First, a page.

The inability of some of the participants to let the instructor help them was disturbing. I know being thrown out of a long-term position is demoralizing and leads one to question one's worth. But the attitude of some of these folks went from submission to surrender. This includes the corporate communications person and the event planner. The former was responsible for producing award-winning annual reports —writing, collating financial data, working with legal departments, contracting artists and printers, and quality control. She claimed she wouldn't be of use to an organization these days simply because she had been doing this one thing, in addition to her other daily duties, for so long. The event planner, who surely had contact with caterers, florists, event halls and staffing agencies, and the executive staffs of the bigwigs throughout her own firm, said she had no connections. The instructor tried to pry some details out of her on what she did, but could not get this 18-year veteran of corporate event planning to do so or even realize the value of her network. This went beyond shyness or poor speaking skills. This was a failure to let a skilled professional help. Few things make me angrier.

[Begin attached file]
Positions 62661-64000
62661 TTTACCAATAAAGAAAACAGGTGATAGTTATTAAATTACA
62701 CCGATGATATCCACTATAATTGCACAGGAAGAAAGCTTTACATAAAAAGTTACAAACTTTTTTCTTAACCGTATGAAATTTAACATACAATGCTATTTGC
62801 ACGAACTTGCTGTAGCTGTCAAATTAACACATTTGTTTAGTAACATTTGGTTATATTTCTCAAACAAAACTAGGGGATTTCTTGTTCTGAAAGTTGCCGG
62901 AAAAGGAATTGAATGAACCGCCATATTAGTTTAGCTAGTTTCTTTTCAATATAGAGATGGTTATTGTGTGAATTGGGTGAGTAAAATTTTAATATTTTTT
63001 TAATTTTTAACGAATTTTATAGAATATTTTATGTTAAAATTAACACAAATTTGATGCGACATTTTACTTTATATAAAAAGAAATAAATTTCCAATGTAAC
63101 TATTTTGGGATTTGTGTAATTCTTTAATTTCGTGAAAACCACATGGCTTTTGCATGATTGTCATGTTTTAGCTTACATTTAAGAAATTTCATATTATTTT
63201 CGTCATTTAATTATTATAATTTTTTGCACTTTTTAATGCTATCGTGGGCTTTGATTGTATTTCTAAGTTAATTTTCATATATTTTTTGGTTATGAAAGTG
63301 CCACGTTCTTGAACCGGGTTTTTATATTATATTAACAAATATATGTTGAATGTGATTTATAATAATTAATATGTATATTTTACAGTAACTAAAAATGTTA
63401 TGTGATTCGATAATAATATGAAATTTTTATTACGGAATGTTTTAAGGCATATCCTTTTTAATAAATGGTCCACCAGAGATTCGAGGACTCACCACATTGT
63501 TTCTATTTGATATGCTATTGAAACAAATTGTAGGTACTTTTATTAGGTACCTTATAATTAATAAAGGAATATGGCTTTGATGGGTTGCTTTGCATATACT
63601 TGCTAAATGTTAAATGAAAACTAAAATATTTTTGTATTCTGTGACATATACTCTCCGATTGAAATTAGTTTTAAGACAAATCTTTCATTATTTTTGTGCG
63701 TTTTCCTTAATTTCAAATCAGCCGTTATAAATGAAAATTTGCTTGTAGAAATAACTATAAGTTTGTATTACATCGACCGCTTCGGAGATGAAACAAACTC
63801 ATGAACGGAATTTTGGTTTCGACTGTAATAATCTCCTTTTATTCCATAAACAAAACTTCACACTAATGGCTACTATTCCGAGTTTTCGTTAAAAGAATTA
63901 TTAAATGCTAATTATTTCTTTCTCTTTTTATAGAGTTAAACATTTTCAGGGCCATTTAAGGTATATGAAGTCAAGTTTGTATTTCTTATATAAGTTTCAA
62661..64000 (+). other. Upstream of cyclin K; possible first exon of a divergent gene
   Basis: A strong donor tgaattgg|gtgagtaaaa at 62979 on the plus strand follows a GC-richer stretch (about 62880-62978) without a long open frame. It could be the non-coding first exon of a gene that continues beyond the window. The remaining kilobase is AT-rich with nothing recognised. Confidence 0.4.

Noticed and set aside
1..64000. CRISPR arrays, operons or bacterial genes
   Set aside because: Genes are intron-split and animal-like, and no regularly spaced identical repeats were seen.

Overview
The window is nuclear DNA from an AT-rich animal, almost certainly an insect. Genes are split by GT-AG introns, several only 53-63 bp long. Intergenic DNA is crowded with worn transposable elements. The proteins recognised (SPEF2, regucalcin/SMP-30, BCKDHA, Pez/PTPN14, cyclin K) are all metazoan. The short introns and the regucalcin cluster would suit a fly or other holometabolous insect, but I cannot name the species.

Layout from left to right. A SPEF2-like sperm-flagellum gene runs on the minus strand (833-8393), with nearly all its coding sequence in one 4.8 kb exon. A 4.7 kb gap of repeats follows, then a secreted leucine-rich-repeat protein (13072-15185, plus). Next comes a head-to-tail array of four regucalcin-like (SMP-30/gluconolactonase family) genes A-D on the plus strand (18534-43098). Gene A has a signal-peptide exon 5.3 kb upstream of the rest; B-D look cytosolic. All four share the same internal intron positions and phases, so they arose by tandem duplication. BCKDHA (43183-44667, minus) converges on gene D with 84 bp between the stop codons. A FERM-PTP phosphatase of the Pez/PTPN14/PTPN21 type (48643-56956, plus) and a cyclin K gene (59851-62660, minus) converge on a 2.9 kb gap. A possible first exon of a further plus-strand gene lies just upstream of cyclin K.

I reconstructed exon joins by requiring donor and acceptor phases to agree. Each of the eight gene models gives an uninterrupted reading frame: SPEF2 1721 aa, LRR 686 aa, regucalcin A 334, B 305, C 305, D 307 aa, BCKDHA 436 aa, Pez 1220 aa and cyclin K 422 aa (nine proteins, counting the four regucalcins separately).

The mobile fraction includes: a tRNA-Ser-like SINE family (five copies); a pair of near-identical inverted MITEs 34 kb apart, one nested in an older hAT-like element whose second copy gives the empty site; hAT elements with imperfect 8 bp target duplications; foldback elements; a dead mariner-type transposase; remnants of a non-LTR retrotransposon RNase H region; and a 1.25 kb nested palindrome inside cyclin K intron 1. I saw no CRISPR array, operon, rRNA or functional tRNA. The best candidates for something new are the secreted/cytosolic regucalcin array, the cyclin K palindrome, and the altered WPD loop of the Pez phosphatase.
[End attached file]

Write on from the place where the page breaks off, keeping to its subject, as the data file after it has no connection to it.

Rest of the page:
Add to this a microbiologist who contradicted several pieces of advice or research-tested techniques that the company had developed. Sometimes he wouldn't even offer evidence, just saying something like, "Are employers really going to accept that?" or "Does [technique] really apply to people in my industry?" At one point, after grinding my teeth through a day and a half of this guy's shit, when the instructor took a moment to describe the details of corporate-recruiter compensation, he said, "Do we really need to know this?"